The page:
Considering all the dangers that they endured after the move, and all the moves made after, Mayim guessed the former – that her mother was unaware of her pending maternity, and that furthermore, no matter what her condition, her mother was apt to follow her preacher husband wherever he led.

And so, it came to pass that Mayim was delivered on the top of the long-quiet volcano, Mt. Tabor, not out in the open like a virgin goddess, but inside a sterile hospital named, oddly portentous, Portland Sanitarium. As was the recommended way of all good 1950s births, her mother was unconscious, and her father was in another room reading his Bible.

Did her mother and father then offer her up to Vulcan, a sacrifice of their first-born to appease the fire-spitting demons that lay sleeping beneath her hospital? Probably not, as sacrificing babies in this manner was not in vogue at the time, and certainly not Christian. Instead, the minister of the Portland Church of Christ and his young wife offered up their girl child to Jesus, the new world son of a god and the more accessible member of an other-worldly triumvirate.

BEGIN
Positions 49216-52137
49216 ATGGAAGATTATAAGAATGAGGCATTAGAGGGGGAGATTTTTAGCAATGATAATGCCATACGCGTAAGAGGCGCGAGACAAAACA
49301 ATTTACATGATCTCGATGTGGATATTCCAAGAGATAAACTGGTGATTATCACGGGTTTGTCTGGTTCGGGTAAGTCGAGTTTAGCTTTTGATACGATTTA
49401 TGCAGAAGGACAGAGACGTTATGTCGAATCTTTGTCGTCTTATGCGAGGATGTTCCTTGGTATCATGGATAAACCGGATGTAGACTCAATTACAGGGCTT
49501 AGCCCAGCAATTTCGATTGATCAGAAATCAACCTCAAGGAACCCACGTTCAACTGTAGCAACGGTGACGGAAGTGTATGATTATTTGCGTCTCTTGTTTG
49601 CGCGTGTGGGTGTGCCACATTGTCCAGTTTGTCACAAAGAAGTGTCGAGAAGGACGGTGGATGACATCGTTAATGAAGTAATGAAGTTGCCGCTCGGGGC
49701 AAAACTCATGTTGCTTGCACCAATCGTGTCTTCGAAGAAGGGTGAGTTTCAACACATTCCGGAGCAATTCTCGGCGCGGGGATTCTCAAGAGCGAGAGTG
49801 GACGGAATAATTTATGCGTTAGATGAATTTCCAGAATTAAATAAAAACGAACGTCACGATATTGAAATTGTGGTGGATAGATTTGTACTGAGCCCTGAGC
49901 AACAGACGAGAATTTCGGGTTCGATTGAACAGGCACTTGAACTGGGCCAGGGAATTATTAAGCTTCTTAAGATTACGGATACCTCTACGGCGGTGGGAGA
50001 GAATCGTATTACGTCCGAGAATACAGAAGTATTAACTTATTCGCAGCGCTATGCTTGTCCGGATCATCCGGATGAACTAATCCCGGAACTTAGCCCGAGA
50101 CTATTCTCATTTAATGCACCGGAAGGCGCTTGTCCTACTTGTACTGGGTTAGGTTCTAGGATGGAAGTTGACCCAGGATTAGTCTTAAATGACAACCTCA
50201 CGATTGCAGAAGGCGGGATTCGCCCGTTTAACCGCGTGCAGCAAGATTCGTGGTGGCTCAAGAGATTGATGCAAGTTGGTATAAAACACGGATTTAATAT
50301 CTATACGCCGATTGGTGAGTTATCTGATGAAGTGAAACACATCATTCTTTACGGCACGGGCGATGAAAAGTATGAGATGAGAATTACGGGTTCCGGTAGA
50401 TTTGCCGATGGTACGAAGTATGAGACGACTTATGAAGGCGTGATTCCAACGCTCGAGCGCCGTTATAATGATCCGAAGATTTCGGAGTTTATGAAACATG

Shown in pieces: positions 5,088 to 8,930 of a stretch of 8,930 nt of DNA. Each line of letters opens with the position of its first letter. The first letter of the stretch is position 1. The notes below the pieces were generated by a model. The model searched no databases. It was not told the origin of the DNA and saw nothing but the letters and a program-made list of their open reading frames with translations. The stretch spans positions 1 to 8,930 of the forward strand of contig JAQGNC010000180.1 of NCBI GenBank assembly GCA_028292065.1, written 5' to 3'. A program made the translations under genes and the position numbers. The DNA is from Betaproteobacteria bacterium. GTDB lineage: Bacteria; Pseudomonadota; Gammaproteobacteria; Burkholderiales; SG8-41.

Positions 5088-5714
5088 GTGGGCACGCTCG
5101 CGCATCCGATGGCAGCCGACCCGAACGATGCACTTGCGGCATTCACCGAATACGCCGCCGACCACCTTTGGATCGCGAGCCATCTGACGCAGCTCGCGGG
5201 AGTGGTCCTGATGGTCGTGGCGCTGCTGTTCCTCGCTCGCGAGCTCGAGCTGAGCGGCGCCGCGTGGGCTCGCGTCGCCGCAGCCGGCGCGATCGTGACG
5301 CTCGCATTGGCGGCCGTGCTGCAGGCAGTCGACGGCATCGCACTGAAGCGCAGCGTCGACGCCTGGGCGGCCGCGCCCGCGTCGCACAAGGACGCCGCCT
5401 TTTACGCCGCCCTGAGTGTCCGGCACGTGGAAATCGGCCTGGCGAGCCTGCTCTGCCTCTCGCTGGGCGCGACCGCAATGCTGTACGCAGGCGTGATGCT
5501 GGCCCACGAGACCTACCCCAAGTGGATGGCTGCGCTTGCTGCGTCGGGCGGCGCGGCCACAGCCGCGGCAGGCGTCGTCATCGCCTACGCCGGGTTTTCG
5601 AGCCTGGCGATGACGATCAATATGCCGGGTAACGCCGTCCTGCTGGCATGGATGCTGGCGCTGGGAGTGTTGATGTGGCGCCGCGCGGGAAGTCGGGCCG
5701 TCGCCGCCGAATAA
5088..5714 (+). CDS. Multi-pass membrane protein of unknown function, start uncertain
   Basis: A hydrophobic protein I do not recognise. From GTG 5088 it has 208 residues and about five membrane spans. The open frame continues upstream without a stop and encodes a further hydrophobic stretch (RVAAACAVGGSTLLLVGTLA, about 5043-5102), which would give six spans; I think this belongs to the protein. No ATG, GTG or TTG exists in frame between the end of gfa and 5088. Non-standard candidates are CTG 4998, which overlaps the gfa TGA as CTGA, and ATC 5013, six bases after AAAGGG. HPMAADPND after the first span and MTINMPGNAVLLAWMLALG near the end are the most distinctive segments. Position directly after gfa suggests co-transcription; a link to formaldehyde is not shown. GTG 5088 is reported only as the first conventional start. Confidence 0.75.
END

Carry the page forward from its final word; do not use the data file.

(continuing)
Coming down from Mt. Tabor, the family continued the migratory patterns characteristic of the particular sub-species that was Mayim’s by birth. Her mother, loggers and fishers in her blood, and her father, a millworker’s son with a hot desire to save the world from sin, picked up the family of four (her brother Robbie followed Mayim’s birth) and moved, on a regular basis, searching for God-knows-what, literally. They stayed a few years here, then preached a few years there, generally remaining in the West, where the water was clear and the opportunities to baptize heathens in it were endless.